4. Go the Extra Mile for Your Students
This is the next most important piece in building your own private student clientele. Once you land that first student, you want to start going the extra mile for that student right off the bat. How do you do this?
Make a good impression
Show up to the lesson with a one-page summary of your teaching services and what type of lesson you’re offering. This will demonstrate your professionalism and high level of organization. You can tailor this to your own lessons and conditions.
Set up clear terms and conditions for the course
It’s important to be upfront about your terms of cancellation and make this clear with your students during the first lesson. My policy was that if a lesson was canceled less than 24 hours before the scheduled time, it was still charged. This is only reasonable but also a common practice among many teachers and other providers in client services.
It may feel uncomfortable discussing terms like that, but it’s a policy that’s necessary for running your own clientele, and it can be complicated later on if it’s not addressed right away. In my opinion, doing this also shows that you’re serious about the lessons, and therefore, is a sign of professionalism.
Discuss the student’s expectations and goals
Be sure to ask your students why they need to learn English and what their expectations and goals are for their lessons. Get an idea of the things they want to focus on in the lessons, and prepare accordingly. Receiving feedback will not only help you help your students improve, but will also improve your own teaching skills.
Another way to go the extra mile for your students is to always be mindful of your professionalism as a teacher.
5. Network With Your Students & Friends
This is the real fuel for building up your private student clientele. Word-of-mouth is powerful, especially when you’re in client services. If you’re able to make a good impression on your students using the tips I provided above, then networking should come naturally.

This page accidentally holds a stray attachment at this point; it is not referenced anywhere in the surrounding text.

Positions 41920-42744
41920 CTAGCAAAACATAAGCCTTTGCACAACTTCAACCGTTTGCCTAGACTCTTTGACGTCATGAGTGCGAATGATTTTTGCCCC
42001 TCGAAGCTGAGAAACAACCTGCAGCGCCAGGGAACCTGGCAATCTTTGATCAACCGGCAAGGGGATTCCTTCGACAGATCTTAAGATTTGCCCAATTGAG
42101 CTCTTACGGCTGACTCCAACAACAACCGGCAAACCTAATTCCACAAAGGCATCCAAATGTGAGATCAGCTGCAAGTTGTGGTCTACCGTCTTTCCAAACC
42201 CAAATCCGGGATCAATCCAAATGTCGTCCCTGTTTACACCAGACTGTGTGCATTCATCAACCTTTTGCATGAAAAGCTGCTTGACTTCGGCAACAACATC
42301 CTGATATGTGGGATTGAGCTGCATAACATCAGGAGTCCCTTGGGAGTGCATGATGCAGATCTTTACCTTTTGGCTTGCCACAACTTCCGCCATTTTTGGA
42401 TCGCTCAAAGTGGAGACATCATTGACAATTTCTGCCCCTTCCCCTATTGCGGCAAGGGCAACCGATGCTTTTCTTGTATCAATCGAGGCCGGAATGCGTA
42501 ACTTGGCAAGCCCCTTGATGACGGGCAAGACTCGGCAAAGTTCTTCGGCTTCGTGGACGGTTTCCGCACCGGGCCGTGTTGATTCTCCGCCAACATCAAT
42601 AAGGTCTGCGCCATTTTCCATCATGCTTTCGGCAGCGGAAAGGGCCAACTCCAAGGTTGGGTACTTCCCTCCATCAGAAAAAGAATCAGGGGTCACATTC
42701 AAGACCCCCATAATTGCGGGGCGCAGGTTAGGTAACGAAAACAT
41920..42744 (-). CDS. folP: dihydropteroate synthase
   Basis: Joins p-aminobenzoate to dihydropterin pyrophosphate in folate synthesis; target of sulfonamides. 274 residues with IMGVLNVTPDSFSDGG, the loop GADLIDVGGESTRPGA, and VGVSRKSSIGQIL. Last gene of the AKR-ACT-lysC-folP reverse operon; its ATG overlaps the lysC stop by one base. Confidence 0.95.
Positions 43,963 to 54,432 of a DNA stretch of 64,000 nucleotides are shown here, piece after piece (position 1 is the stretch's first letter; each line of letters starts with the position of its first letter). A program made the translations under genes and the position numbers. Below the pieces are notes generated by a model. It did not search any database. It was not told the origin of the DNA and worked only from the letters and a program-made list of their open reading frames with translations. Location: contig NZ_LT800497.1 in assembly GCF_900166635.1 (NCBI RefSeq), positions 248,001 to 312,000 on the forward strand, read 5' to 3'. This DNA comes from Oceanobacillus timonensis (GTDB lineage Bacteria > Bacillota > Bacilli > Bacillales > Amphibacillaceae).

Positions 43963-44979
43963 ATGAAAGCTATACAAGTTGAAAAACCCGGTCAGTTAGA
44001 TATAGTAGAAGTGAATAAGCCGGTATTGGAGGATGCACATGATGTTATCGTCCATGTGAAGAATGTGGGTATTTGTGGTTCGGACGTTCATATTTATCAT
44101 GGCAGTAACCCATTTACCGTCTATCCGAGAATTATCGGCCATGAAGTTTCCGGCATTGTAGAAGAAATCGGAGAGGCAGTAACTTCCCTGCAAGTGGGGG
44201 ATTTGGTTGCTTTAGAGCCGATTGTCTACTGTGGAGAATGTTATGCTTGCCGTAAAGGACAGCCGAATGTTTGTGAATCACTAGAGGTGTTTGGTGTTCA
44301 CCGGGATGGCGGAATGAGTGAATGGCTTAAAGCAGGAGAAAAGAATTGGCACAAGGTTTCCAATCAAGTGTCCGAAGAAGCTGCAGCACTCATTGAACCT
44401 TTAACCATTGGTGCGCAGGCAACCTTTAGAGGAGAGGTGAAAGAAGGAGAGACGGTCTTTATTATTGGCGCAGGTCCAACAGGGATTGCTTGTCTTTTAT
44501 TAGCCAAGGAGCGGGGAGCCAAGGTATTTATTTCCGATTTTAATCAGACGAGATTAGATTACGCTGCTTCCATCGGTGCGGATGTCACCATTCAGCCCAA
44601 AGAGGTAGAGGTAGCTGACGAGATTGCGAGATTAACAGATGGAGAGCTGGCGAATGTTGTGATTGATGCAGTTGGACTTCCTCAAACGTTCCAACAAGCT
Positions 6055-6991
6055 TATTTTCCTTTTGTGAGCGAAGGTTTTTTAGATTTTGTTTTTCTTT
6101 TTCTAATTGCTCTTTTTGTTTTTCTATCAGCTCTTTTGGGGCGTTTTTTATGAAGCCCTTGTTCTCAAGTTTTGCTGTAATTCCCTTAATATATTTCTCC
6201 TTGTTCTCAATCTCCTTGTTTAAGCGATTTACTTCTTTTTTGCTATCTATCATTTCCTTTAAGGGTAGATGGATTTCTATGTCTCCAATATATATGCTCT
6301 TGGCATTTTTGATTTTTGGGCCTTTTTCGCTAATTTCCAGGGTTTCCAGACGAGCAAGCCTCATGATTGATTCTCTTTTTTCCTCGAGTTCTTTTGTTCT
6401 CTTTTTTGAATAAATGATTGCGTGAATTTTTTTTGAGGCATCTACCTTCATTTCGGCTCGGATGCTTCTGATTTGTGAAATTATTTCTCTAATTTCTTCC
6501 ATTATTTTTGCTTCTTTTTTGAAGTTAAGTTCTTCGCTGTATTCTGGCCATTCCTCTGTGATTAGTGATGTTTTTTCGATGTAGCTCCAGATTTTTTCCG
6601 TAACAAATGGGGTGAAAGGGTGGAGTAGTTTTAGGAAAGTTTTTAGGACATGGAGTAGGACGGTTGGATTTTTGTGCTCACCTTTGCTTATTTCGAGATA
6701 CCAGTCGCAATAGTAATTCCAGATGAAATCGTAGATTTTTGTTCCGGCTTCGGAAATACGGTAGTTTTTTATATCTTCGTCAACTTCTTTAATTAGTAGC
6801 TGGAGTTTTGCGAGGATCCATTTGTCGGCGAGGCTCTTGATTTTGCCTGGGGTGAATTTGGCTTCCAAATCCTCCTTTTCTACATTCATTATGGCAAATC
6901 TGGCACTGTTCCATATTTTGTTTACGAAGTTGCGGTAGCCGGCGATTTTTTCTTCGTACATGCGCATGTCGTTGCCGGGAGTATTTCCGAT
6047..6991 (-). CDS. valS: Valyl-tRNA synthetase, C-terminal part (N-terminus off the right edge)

Get to know your students
During your lesson, get to know your students and learn about their interests. Doing these things will help you build the strength of your interpersonal relationship with your students, and thus increase the chances of them recommending you to others. The better content you have, the better your lessons will be, and thus the more satisfied your student will be. A satisfied student is likely to refer you to other family, friends, and co-workers without you even having to talk to the student about it.
Ask for referrals from your students
Once you’ve built a relationship with your students, ask them if they have any family, friends, or co-workers who are interested in learning English. At the start of my teaching career, I built my whole 20-student clientele based on the referrals of just two students. You could even come up with a referral system where you offer your students a discounted price for lessons for a month or so if they connect you with another student.
Reach out to friends
If you have some friends whose first language isn’t English, make sure you talk to them too. They may likely have some friends or family who are interested in learning English. My brother-in-law from Italy connected me with his father who was interested in lessons. Befriending my students also helped me to network, however, this approach depends on the conditions of your lessons and the culture where you teach English. Where I was in Prague, it was culturally acceptable to establish friendships with my students.
If you want to tutor private ESL students as a side gig at home or while teaching abroad, or if your goal is to start your own business, private tutoring could be the perfect solution. Be professional, network like crazy, promote yourself, and always be willing to go the extra mile for your students. Soon you will have the seeds to grow your ESL student clientele.